Mint Condition: A Classic Car Romance, Book 1
When Maddie Kerrigan’s beloved grandfather dies, she must sell the treasured 1953 Cadillac they had lovingly restored. When handsome, wealthy Nick Berlin shows up at the funeral ready to buy the car, sparks fly. Is Nick what he seems to be or is he the representative of the man who sent Maggie’s father to prison? Maggie takes off for California to find her father and to find answers, sometimes in company with Nick and sometimes alone. But in California, they discover that there are others willing to do anything to get possession of the car.
Theme of the Book
In Mint Condition, the two main characters share traumatic pasts that they can never really escape. The past, especially childhood, makes these characters the people they are today. But while it is a strong influence, the past does not determine the present or the future. Both characters must come to terms with the influence of the past in order to build a new future.
What I Liked About the Story
Most romance novels I have read (and, admittedly, these aren’t many) follow a basic pattern: A young couple fall in love; the young woman rejects the man because of some dark secret or misunderstanding; a crisis brings them back together and the secret or misunderstanding is explained. Mint Condition, on the other hand, has a young couple who actually talk to one another. How refreshing! Maddie does have a tendency to run off when things get difficult, but her practical nature and common sense bring her back before she can reject Nick out of hand.
Both Nick and Maddie are victims of their pasts with their fathers. Both feel abandoned but Maddie’s abandonment leaves her feeling unworthy of love and afraid that anyone she loves, whether family or a man, will abandon her again. Nick’s sense of abandonment has filled him with hatred toward his father and an inability to commit to love. Although in some ways they are both typical of romance novels – he is rich, handsome and damaged, she young, beautiful and independent yet fears of being left hinder her. What makes these two different is their ability to share their problems and their link, through the car, to a troubled past.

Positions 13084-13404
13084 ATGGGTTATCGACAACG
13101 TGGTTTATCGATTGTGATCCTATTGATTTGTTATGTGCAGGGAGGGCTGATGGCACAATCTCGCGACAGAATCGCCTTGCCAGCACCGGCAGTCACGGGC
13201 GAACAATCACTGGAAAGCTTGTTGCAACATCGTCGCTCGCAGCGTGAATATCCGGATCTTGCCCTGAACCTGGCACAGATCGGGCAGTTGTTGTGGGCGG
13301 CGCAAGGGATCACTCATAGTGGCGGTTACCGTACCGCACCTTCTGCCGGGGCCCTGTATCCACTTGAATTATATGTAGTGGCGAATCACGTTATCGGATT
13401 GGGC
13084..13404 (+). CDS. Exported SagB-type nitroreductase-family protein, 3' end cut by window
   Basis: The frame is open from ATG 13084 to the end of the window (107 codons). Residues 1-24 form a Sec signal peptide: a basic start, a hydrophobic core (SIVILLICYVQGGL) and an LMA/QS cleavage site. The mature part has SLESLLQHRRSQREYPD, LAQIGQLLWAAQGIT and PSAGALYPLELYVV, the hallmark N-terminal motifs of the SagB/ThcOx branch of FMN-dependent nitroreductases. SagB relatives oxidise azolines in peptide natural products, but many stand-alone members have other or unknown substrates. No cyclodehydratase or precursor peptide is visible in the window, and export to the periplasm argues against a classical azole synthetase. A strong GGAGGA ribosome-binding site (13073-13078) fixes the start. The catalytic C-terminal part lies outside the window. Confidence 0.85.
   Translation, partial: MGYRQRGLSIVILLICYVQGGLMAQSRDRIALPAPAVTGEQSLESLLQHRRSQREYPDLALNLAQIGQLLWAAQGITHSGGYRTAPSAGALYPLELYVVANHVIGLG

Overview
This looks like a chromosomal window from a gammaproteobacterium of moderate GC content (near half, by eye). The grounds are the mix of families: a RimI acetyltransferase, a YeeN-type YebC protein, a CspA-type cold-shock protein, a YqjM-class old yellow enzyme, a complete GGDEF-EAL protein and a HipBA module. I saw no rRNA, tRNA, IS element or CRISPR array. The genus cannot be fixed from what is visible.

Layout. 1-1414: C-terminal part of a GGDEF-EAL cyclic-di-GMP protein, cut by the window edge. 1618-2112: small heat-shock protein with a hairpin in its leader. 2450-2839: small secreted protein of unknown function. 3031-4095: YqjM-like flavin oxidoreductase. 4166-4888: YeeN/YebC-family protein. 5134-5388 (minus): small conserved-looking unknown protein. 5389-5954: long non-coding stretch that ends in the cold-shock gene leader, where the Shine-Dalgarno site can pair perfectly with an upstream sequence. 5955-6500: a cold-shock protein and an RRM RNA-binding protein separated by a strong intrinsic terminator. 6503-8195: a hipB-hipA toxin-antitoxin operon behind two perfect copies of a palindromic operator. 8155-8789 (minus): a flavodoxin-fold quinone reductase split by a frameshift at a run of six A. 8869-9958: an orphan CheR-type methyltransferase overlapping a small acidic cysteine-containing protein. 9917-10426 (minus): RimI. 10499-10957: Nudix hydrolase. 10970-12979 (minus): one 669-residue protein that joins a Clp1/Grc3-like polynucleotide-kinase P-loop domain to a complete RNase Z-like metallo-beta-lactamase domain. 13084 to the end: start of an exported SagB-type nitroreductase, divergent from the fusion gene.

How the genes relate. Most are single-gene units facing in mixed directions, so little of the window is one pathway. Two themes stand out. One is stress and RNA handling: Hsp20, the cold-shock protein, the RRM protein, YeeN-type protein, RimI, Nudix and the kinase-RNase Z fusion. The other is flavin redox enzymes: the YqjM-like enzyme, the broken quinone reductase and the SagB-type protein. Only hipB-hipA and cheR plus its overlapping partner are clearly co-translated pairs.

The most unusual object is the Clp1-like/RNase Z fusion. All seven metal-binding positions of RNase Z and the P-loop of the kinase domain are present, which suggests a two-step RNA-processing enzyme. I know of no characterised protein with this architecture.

The car, an inanimate character in the novel, is the tie that binds the story together. For both Maddie and Nick, the car is the symbol of an inescapable past. Both are tied to the car through their parents: Maddie through both her mother and father and Nick through his father. To Maddie, the car is a symbol of a golden age when her mother was alive and she was sure of her father’s love. Nick, though, sees the car as a symbol of his father’s abuse of his mother and of his father’s unsavory past. Yet the car also plays a part in determining their future and in symbolizing a golden future that can, if not erase, be a symbol of their love and acceptance.
What I Didn’t Like About the Story
There are not many surprises in Mint Condition. A few of the details, like those of both Maddie’s and Nick’s fathers’ pasts, provide a bit of drama, but the ending will be easily predicted by any reader of romance novels.
The villain is sufficiently villainous and some of his back story is given, but the two thugs, George and Leon, simply appear with no explanation given of who they are working for. Leon is quite a good character and a bit more of his story would have been appreciated. The same applies to other peripheral characters: Flo and Walter, Luke, Gina, and Louise.
On the whole, this was a good example of one of the better romance novels. Given the constraints of the genre, the main characters were well-developed and believable. The story moves at a good pace with enough sex scenes to satisfy readers. These scenes, while detailed, were not overly graphic and were well-written. Using the car as a main plot point was genius, even for those of us who are not car lovers. Mint Condition is a well-written, engaging romance that will become a favorite of romance readers.